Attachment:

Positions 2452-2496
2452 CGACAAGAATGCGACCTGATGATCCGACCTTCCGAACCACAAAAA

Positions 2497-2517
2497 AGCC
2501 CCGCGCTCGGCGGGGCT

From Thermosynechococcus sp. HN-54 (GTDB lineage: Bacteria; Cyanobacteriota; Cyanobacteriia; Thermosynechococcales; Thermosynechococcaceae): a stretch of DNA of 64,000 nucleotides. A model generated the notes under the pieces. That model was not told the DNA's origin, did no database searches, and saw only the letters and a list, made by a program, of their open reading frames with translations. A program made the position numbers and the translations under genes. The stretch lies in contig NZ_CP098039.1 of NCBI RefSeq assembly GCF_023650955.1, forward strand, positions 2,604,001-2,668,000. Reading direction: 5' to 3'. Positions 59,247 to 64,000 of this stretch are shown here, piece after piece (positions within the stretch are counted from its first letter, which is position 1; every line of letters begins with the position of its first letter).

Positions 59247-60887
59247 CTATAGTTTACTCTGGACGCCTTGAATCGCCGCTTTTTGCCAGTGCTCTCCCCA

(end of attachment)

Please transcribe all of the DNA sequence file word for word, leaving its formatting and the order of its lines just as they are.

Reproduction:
Positions 2452-2496
2452 CGACAAGAATGCGACCTGATGATCCGACCTTCCGAACCACAAAAA

Positions 2497-2517
2497 AGCC
2501 CCGCGCTCGGCGGGGCT

From Thermosynechococcus sp. HN-54 (GTDB lineage: Bacteria; Cyanobacteriota; Cyanobacteriia; Thermosynechococcales; Thermosynechococcaceae): a stretch of DNA of 64,000 nucleotides. A model generated the notes under the pieces. That model was not told the DNA's origin, did no database searches, and saw only the letters and a list, made by a program, of their open reading frames with translations. A program made the position numbers and the translations under genes. The stretch lies in contig NZ_CP098039.1 of NCBI RefSeq assembly GCF_023650955.1, forward strand, positions 2,604,001-2,668,000. Reading direction: 5' to 3'. Positions 59,247 to 64,000 of this stretch are shown here, piece after piece (positions within the stretch are counted from its first letter, which is position 1; every line of letters begins with the position of its first letter).

Positions 59247-60887
59247 CTATAGTTTACTCTGGACGCCTTGAATCGCCGCTTTTTGCCAGTGCTCTCCCCA